Stuart 10H build

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Jul 3, 2010
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Hi guys!

It has been a while since I have been here, sorry for that. I started flying RC helicopters and it took most of my time lately. More complicated than expected and also I am not 18 anymore. Its all about programming the remote control operation in your brain. As soon as you have the helicopter in the air and you need to think about the stick movement you are too late, it should be a second nature.

I started to miss my machining and also the weather is too cold to fly. I thought about to pick up my Stanley steamer car but I never have build a steam engine in my live. To start a 2 cylinder feels a bit risky to me, so I purchased a Stuart 10H kit. This is proven design, affordable and will have all the aspects I want to learn about a steam engine. This will be not a quick story, the goal is not to set a new machining record, but to learn, share and have fun in the shop! I will put more photos than text, normally a photo explains more then 1000 words. Everybody please feel free to ask and comment (positively as well as critically!)

Here we go. Started with the base, quite simple, just face mill the top and bottom sides.




Last operation on this part is to drill the 2 holes (3mm). I used the center holes available in the casting, they were quite in the middle.


Next casting to attack is the sole plate. I put it straight in the vise (leveled it visually) to face the bottom.




Now the bottom is flat I can use this side a reference for all the other operations on this part. Time to drill some holes (2.5 mm)


With the shown hole I noticed a very hard part in the casting. I was able to get a 2mm hole, the 2.5mm drill would not go through, casting skin is too hard! I ended up drilling it increments of 0.1mm and that worked. Hope this is the only hard spot in the casting......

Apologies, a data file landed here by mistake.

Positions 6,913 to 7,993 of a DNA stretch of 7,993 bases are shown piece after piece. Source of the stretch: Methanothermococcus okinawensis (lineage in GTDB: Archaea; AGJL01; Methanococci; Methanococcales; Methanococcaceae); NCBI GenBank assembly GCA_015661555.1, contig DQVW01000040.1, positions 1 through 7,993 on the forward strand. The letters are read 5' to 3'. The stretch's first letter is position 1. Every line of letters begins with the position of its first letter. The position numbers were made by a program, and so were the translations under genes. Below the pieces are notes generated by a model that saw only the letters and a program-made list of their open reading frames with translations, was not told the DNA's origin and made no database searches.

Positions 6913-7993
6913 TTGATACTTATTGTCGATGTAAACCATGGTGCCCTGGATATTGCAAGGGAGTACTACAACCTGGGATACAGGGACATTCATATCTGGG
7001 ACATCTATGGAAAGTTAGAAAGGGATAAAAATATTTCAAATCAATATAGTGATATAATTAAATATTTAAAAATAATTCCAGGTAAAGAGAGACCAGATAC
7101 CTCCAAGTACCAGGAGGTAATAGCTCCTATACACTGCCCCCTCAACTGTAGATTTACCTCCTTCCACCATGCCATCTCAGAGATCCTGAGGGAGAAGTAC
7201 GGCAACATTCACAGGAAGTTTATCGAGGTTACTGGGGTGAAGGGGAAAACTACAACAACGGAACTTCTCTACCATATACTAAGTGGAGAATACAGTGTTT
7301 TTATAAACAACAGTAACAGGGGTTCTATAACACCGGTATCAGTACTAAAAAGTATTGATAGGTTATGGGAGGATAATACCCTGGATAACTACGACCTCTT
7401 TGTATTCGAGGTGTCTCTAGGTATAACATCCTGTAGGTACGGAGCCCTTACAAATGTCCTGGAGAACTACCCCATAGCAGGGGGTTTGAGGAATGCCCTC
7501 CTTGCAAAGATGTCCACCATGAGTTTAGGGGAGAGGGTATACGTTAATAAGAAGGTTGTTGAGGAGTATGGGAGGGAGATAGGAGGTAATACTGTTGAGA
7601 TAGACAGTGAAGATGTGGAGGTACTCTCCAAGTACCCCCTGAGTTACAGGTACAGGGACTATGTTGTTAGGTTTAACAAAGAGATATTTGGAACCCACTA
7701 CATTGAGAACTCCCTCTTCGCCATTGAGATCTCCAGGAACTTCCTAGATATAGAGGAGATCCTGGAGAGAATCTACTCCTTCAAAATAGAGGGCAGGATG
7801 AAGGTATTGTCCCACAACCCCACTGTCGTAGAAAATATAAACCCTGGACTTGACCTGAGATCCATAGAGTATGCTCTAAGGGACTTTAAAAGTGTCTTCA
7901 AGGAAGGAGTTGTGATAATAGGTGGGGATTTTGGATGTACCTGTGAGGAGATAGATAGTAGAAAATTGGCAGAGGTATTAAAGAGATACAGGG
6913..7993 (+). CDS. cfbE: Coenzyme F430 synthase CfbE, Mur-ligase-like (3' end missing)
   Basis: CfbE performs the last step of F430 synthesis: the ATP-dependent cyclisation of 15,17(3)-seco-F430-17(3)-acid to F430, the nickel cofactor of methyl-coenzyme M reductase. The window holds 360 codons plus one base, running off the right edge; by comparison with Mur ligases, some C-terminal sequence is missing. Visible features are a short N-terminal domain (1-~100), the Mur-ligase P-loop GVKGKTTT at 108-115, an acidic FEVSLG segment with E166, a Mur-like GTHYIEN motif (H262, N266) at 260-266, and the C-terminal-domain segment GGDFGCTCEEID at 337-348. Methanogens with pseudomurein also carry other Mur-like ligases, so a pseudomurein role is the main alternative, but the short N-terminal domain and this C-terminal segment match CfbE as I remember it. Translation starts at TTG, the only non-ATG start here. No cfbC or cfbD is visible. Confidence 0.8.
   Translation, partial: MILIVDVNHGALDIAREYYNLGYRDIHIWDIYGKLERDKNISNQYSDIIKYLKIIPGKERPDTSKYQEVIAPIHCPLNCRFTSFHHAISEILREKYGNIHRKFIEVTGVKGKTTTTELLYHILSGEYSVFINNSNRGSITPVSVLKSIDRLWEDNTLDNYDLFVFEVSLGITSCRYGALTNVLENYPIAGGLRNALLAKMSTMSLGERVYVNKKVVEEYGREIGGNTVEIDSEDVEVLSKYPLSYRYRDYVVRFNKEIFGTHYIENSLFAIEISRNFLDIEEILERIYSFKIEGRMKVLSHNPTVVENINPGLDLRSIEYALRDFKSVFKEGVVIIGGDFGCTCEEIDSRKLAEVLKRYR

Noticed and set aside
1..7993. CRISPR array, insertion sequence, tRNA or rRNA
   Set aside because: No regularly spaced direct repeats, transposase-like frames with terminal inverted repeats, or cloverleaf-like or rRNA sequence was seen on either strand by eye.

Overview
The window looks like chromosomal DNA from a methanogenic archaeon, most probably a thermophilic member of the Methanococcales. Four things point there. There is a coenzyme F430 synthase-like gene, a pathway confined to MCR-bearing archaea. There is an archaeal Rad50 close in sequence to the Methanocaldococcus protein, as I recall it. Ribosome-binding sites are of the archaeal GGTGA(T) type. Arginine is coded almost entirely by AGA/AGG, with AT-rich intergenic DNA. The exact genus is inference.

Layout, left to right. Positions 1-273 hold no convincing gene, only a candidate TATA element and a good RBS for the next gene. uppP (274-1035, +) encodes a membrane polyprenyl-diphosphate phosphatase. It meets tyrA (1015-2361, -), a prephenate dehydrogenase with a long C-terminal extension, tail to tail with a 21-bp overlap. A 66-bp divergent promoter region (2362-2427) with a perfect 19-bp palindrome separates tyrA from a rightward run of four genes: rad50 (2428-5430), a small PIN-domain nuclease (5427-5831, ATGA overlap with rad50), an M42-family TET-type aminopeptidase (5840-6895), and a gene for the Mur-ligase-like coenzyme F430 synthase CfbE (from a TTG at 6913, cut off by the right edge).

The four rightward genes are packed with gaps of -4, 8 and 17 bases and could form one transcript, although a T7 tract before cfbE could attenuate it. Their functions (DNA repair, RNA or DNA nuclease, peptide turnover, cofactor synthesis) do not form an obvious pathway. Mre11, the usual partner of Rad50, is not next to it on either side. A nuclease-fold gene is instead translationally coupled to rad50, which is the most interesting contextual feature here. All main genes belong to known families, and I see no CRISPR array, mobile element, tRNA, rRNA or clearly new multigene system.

To copy the holes into the machined base I clamped the soleplate to the based and center drilled with 2.5mm drill.


Used the center drill marks in the base to drill through with 2.1mm drill, tapped all the 4 holes 7BA and mounted the tread bars.


Luckily the soleplate fitted well on the base....


Next will be the bearings.

Thanks for watching and have fun in the shop!


Looks like this is going to be a good build!!! ;D
I like lots of pictures, as you say they explain a lot more than words sometimes.

Also flying heli's is a hard job!
I tried for a while and had moderate success...
Too many crashes and too much time and money spent on repairs!

Looking forward to your nest instalment! :)

Hi Jeroen. That looks to be a solid bit of casting. Looking forward to your progress
I used to try to fly them too but when a crash costs $90 it becomes an expensive hobby.
With your experience building the lathe from castings this engine shouldn't pose much of a problem. The only part that most people have some trouble with is the crankshaft but it's a straight forward crank turning job. It looks like you're off to a good start.
Jeroen,what is it about rc helicopters,I bought one a year ago,tried and tried ,spent a fortune on bits ,recked the vertical blinds,nearly ended in divorce and still couldn't fly it so on ebay it went,but thats not the end of the story,a guy kindly :p gave me one the other day,and so I thought i won't be beaten and spent an age setting it up,but still no flying so my son has it now,lets see how smart he is ;D